talks of a survey nature. SARA-2002
had two keynote speakers from established SARA areas: Sridhar Mahadevan from the University of Massachusetts at Amherst spoke about
abstraction and reinforcement learning (Spatiotemporal Abstraction of
Stochastic Sequential Processes) and
Derek Long from Durham University
about reformulation in planning.
SARA-2002 also had a keynote speaker from an area that had not been
strongly represented at previous
SARAs: Robert Kurshan from Cadence
Design Systems surveyed the use of
abstraction in model checking.
On the lighter side, SARA-2002 featured the first SARA badge contest,
where the SARA participants had to
create badges that communicated
their name and research topic. The
resulting badges can be found on the
SARA-2002 web page.1 A variety of
other material about SARA-2002 can
be found there as well, such as a list
of participants together with the titles of their presentations and, where
available, links to their slides.
Acknowledgments
SARA-2002 is an affiliate program of
the American Association for Artificial Intelligence (AAAI) and received
funding from AAAI that was used to
offset some of the costs incurred by
Copyright © 2003, American Association for Artificial Intelligence. All rights reserved. 0738-4602-2003 / $2.00
SPRING 2003
99
Symposia Reports
the attending graduate students.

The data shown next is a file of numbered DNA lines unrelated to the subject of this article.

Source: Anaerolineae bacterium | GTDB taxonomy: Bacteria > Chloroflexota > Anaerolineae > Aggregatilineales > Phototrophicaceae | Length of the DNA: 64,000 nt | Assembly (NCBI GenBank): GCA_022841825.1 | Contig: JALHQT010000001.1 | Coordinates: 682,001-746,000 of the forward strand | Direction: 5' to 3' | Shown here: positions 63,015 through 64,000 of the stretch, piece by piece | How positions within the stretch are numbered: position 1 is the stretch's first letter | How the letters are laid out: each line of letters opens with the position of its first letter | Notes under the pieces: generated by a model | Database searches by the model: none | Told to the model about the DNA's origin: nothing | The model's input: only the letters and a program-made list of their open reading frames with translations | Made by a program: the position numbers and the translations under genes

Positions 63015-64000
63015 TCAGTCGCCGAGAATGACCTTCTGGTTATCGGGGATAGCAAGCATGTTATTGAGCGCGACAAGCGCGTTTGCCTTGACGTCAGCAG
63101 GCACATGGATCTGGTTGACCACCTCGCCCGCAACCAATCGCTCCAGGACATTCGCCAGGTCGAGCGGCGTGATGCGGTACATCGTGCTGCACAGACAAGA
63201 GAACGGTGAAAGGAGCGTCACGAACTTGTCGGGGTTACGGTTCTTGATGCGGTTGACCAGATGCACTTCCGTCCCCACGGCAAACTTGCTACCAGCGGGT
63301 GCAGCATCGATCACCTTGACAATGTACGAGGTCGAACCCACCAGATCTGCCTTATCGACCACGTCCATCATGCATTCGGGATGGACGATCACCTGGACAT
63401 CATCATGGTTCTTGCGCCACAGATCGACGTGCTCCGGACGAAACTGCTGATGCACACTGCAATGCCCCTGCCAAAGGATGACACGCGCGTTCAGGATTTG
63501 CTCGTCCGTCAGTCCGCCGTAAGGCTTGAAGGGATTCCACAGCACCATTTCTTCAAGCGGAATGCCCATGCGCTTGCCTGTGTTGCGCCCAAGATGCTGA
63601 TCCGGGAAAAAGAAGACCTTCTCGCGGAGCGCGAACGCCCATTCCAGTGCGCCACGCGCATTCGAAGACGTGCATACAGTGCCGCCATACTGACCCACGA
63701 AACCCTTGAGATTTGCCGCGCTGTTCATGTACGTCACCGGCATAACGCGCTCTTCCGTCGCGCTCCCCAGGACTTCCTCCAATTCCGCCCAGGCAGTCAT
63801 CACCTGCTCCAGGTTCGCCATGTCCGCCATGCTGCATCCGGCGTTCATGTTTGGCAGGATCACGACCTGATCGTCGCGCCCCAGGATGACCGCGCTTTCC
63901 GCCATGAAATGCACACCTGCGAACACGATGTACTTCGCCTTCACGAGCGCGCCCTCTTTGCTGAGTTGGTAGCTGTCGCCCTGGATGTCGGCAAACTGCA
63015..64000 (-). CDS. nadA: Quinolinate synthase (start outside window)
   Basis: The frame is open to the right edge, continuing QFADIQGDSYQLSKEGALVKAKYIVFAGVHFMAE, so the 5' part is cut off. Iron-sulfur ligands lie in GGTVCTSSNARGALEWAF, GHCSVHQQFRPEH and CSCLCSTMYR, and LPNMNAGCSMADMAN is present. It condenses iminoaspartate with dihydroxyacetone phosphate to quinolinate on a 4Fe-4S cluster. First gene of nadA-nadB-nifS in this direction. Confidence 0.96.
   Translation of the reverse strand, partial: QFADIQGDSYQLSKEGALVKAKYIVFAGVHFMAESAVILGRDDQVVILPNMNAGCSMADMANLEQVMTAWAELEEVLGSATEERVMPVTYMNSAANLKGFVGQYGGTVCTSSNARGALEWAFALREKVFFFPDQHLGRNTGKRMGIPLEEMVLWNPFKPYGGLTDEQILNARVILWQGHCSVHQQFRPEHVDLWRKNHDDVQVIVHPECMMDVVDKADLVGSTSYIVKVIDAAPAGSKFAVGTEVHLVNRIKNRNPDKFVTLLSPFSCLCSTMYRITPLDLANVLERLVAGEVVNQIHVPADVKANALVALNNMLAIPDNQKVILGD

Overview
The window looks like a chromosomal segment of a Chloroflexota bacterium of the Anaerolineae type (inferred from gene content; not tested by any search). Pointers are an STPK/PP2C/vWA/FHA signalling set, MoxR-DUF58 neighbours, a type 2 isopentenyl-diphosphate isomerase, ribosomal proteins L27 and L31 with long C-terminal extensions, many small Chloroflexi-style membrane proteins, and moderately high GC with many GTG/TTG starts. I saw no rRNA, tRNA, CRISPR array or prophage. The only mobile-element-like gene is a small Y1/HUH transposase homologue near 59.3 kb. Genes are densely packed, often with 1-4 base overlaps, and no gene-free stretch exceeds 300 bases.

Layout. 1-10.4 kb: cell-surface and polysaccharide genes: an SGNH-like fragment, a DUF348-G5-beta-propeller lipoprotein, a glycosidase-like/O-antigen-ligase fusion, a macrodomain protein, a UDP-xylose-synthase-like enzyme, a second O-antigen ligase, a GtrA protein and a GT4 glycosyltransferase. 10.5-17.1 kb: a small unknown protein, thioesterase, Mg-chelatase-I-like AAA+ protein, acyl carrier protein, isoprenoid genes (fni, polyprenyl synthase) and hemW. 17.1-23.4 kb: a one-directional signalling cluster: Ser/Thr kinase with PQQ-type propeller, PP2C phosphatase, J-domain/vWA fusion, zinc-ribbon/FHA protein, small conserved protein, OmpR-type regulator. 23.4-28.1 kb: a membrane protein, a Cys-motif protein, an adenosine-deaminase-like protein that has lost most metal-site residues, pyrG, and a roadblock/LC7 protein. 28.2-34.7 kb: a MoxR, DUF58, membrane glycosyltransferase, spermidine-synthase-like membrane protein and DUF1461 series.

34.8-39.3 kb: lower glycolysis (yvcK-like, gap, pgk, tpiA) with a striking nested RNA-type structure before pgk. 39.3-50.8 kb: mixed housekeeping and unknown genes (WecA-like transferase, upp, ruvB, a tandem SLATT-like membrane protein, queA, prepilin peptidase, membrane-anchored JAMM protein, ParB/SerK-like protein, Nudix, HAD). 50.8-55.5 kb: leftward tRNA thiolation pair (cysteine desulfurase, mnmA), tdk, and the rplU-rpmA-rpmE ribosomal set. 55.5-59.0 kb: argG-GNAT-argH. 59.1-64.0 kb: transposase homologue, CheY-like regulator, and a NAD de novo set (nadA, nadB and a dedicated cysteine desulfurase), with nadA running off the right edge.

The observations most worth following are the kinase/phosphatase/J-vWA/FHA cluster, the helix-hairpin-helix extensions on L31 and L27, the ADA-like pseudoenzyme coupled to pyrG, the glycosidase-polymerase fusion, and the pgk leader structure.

NASA Ames Research Center funded
two of the invited speakers. Finally,
the Pacific Institute for the Mathematical Sciences, the University of Alberta, and the Georgia Institute of
Technology provided financial support or other assistance that greatly
enhanced the richness of the SARA
experience.
The next SARA is tentatively
planned to colocate with the International Joint Conference on Artificial
Intelligence in Scotland in 2005 and
will be run by Jean-Daniel Zucker of
the Université Paris VI (Pierre and
Marie Curie) in Paris.
Note
1. www.cs.ualberta.ca/~holte/SARA2002/.
Sven Koenig is an assistant professor in the College of Computing at the
Georgia Institute of Technology and the recipient
of a National Science
Foundation
CAREER
award and an IBM Faculty Partnership Award. He is currently on
the editorial board of the Journal of Artificial Intelligence Research and will cochair
the International Conference on Automated Planning and Scheduling in 2004.
Koenig’s research centers on techniques
for decision making that enable situated
agents to act intelligently in their environments and exhibit goal-directed behavior in real time. His e-mail address is
[email protected]
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Robert Holte is a wellknown member of the
international machine
learning research community, editor in chief of
the leading international
journal Machine Learning,
and codirector of the Alberta Ingenuity Centre for Machine Learning. His main scientific contributions are
his seminal works on the problem of small
disjuncts and the performance of very
simple classification rules. His current machine learning research investigates costsensitive learning. In addition to machine
learning, he undertakes research in singleagent search, in particular, the use of automatic abstraction techniques to speed up
search. His e-mail address is [email protected]